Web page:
The term ‘build-up’ probably sounds familiar. You might recognize it as hair care lingo somewhere in your mind but still might be wondering what exactly it is. Generally speaking, build-up is the accumulation of stuff (natural + added product) that accumulates on the hair shaft or scalp. Product build-up, specifically, speaks only to those added substances that gather there, rather than the natural bits like sebum (your scalp’s natural oil). There’s a lot to know about build-up and how to avoid or get rid of it, so we got our info straight from the source– The Lab.
You: Okay, so I use products. You’re saying they all build up?
Us: Not necessarily. Build-up is typically caused by film-forming ingredients. Some examples of those are mineral oil, petroleum, waxes, butters, heavy oils, and high molecular weight silicones (like dimethicone and amodimethicone). These types of ingredients are typically not water-soluble and resist rinsing off in the shower. So no, not all of your products build up, but some probably include a few of these ingredients and can cause build-up over time. PS- these ingredients aren’t bad or imperative to avoid, you just have to know that you need to assess + get rid of build-up from time to time and how to do so.
You: Are those ingredients in function products?
Us: Ingredients that can cause build-up are only selectable for function products that aren’t meant to be applied on or near the scalp, or are found in products that rinse out well. For products like leave-in and hair serum that stay in hair, we select ingredients that are lighter on your hair while still providing coating, conditioning, and moisture. For rinse out products like x and y..
You: What does build-up even look like?
Us: Your hair might experience very minor effects of build-up, like
As most build-up is caused by oily ingredients, the beginnings of build-up can cause the hair shaft to look and feel oily, especially if sebum is continuously traveling along the hair.
Long-term dulling over time
As more build-up is created, less sebum has access to coat the hair well enough. At some point it will sit on your shaft and no longer provides enough benefit to your hair. Without as much sebum on your strands, your natural hair shine will show less and hair can look dull.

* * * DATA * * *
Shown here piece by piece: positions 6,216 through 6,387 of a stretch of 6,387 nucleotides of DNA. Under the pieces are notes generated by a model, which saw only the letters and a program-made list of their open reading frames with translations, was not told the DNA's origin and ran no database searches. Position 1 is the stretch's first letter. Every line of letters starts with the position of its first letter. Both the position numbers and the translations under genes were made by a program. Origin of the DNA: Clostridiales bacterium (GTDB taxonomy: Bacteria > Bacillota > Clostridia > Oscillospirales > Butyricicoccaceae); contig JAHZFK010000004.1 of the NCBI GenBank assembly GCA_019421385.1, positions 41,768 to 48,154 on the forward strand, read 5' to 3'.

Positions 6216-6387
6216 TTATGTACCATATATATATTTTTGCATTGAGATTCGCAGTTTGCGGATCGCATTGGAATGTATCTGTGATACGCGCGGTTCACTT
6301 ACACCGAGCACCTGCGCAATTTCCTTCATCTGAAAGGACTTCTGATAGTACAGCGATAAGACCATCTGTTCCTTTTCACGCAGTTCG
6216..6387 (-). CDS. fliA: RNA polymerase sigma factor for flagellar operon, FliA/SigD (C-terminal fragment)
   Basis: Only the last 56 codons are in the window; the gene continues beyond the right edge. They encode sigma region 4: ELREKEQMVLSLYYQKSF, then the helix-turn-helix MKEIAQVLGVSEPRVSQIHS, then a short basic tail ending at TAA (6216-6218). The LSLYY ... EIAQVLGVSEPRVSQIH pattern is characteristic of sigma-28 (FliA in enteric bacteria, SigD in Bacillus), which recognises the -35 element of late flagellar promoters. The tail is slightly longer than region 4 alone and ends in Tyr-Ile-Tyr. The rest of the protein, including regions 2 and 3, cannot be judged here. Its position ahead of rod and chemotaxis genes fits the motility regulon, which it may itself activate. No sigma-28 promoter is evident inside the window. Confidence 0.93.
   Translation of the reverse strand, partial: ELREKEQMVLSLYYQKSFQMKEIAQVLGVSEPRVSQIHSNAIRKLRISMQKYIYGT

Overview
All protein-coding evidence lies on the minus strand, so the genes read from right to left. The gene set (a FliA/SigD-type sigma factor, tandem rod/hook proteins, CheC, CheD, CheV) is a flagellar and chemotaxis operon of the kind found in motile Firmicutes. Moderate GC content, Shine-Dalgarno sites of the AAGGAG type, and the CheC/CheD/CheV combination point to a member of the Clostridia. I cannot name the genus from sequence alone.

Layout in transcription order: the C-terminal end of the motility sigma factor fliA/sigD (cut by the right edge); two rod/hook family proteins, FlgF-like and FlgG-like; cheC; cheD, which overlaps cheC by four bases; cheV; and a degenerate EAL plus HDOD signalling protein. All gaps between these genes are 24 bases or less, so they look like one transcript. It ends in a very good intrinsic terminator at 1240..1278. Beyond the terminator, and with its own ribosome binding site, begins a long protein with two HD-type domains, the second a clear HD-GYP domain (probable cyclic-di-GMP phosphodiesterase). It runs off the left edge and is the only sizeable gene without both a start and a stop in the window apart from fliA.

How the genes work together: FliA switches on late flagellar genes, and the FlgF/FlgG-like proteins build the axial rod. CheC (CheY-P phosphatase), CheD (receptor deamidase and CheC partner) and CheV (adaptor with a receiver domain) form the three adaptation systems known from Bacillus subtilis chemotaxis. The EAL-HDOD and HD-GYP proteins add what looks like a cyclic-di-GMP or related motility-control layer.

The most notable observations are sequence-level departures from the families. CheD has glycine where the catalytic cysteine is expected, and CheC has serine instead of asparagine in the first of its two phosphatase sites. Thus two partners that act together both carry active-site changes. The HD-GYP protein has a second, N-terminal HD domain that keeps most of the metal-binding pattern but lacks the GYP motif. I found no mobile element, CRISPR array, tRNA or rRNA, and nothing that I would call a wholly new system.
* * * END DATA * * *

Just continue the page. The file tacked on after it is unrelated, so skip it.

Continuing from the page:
Inability to hold its natural shape
As product accumulation increases, hair is less likely to absorb moisture because it’s surface is blocked by product.
Or more serious effects, like
Due to lack of moisture penetrating the hair shaft.
As the hair dries out due to loss of moisture the hair shaft is weakened and can start to break.
The accumulation of sebum on your scalp can lead to redness and/or itchiness.
Excess sebum on the scalp can lead to fungi growth as the sebum and dead skin cells have nowhere to go with the layer of product build-up, causing your scalp to dry and flake.
Excessive hair loss
As accumulation continues to get worse on the scalp, the hair follicles almost become strangled to the point that the hair shaft is separated from the follicle and falls out.
You: So….what do I do?!
Us: Don’t worry, you can definitely avoid build-up. The best way is to cleanse your hair (with shampoo) frequently enough to reduce the amount of build-up that accumulates over time. How often that may be for you depends on your specific hair and preferences, but we normally recommend the following:
Aside from that, you can
Reduce the amount of products you use between cleanings
Essentially, keep your product use as light as possible while still using the things you need.
Use your wide-tooth comb in the shower to scrub with
Your dull-edged comb is the perfect tool to use while shampoo-ing or co-washing your hair to really get at your scalp and scrub! Take this in the shower with you the next time you want a deep clean.